The Cenarion Circle is a group of druids. Unless it's changing the land in a manner similar to an Old God or the Legion, they probably don't care and won't involve themselves in a factional dispute regardless. This is probably why Malfurion appears to not care about the war - the Circle is primarily affiliated with Azeroth.

The other problem with genocide as an option is its effect on the world's understanding of the faction. The Alliance "simply" opting for genocide sends a lot of bad messages world-round.

From the Horde's perspective, the Alliance would have demolished every single man and woman of a faction allied with them. They may not care about the Forsaken on a personal level (side note: I find it funny how no one else cares about the Forsaken, but Sylvanas has to care to lead them...), but they will see that the Alliance will not hesitate to hold every person in a faction, whether they be complicit in the actions taken by their government and military or not, will be held equally accountable.

Even if they believe the Forsaken deserved it, it sends the message that, if the Alliance ever finds another race to be inconvenient to them, they will wipe them off of the face of Azeroth without so much as a second thought. That's scary and fear, as we've all seen, leads to war as much as the hatred and anger to commit that sort of violence upon a population does.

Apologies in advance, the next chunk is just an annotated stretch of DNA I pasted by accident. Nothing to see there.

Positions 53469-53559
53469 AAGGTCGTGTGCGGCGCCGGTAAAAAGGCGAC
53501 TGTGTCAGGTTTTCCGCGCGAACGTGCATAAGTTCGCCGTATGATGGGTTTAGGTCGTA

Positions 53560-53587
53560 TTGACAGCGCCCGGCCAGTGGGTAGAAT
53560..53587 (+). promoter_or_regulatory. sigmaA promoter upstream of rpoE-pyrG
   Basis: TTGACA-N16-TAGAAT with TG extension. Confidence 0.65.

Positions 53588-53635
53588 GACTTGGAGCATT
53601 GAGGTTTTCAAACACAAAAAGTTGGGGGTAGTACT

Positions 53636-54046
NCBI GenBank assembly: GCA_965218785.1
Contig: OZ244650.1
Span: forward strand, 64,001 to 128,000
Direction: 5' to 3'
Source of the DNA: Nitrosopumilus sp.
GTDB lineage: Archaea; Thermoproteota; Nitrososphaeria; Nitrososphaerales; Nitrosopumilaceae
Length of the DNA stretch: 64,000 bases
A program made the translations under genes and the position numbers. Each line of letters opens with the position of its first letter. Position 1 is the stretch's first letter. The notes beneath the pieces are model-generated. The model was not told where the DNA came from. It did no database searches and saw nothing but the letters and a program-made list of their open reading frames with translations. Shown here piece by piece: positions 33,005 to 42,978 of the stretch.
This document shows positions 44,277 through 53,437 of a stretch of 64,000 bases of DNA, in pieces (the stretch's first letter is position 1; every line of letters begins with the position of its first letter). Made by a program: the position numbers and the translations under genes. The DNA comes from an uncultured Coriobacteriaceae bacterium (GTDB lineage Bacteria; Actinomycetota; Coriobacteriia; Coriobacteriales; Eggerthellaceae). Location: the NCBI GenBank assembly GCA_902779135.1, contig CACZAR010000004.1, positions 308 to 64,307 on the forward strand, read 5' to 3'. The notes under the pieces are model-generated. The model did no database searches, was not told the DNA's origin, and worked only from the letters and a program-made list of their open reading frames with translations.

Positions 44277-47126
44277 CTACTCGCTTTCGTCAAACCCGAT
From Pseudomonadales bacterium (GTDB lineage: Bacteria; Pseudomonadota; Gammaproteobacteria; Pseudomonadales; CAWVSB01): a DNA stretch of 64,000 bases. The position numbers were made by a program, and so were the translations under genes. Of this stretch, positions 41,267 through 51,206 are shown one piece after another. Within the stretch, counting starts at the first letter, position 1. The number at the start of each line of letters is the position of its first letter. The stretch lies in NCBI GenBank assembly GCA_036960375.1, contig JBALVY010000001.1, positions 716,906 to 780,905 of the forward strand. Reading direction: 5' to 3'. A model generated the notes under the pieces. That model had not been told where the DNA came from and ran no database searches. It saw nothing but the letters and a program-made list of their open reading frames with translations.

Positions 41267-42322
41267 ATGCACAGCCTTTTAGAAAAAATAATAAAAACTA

It's a recipe for more war.

Taken to it's extreme, it implies that the Alliance now sees itself as the ultimate moral standard of Azeroth and that those who go outside the confines of that moral standard will be eradicated. That's the kind of thinking only the Brotherhood of Light and D.E.T.H.A. might agree with among the neutral factions - but the main body of the Argent Crusade and the Cenarion Circle could never condone this.

As for the Ebon Blade, implied conflict with Sylvanas aside, they now have to face an army willing to kill any who use necromancy (and the Ebon Blade doesn't "do" free will when they use necromancy on their enemies) on the grounds that those practices are inherently evil. Even if the Alliance doesn't attack them, they'd be fools NOT to be on edge.

Again, genocide is not a viable "solution". It's not as simple as "we killed them all and everything was good". That's a naive way of viewing it. It's not to big a step from "kill them all, they're the bad guys who hurt us and we want vengeance" to "kill them all, they're the bad guys" because that sort of thinking is TOO SIMPLE to be realistic and lacks the basic understanding that, no matter the group and no matter the society, free-willed, sentient beings do not all think and feel and act the same.

Last edited by Valtheria; 09-09-2013 at 11:35 AM..